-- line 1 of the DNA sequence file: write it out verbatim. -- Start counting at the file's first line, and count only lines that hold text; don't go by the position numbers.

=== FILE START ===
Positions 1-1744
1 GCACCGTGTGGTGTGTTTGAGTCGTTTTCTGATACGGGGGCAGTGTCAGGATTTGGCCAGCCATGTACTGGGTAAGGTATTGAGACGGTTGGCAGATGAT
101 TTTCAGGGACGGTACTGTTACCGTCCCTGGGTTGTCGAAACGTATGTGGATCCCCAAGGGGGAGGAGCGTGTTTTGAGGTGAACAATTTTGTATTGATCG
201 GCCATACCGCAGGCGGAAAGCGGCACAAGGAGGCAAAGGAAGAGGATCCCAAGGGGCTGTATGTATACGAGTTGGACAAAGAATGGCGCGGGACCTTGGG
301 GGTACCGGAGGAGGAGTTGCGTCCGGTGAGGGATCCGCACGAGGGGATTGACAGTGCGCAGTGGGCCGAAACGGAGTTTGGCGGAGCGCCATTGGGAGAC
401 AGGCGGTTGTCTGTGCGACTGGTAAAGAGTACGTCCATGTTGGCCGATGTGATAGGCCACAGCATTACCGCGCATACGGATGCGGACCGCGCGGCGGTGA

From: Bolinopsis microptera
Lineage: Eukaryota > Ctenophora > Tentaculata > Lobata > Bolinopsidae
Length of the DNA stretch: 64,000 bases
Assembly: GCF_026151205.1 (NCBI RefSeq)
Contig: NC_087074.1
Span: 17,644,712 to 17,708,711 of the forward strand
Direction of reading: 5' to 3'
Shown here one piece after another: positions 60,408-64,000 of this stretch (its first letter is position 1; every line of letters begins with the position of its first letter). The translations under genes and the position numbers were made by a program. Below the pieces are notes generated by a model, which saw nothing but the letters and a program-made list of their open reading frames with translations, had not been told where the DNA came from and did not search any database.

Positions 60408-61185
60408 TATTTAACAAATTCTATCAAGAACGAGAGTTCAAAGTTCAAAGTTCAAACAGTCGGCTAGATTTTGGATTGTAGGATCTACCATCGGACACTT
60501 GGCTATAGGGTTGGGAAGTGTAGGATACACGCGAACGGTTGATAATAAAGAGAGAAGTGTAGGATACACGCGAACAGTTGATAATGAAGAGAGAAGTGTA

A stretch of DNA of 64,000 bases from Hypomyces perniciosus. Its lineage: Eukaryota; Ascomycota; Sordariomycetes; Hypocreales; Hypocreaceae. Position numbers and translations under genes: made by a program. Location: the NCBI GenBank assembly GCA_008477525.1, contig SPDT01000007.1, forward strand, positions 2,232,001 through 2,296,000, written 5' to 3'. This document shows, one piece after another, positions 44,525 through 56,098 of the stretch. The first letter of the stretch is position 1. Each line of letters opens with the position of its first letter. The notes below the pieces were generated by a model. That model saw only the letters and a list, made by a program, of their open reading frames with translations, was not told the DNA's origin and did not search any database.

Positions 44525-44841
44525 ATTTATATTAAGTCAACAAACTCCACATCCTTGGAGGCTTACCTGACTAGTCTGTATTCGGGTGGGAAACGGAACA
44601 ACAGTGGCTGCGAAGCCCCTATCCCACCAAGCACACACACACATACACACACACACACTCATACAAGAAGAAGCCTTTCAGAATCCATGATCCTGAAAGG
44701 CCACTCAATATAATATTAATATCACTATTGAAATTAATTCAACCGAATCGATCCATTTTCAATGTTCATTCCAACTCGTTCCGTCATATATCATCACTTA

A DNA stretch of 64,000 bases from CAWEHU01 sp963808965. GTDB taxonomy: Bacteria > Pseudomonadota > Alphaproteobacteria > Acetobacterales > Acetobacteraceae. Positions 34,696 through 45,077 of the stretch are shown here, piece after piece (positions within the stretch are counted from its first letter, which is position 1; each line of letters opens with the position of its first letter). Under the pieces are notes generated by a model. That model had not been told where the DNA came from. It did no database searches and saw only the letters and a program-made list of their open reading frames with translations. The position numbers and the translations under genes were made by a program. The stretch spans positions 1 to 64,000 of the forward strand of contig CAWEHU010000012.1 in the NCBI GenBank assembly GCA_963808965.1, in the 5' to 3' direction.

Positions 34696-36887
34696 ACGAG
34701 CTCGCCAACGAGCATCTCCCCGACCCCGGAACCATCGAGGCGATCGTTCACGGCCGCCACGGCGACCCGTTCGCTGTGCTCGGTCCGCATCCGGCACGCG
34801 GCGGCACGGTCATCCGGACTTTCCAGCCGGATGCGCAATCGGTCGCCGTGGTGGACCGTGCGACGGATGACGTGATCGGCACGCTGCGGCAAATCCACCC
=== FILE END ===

Positions 1-1744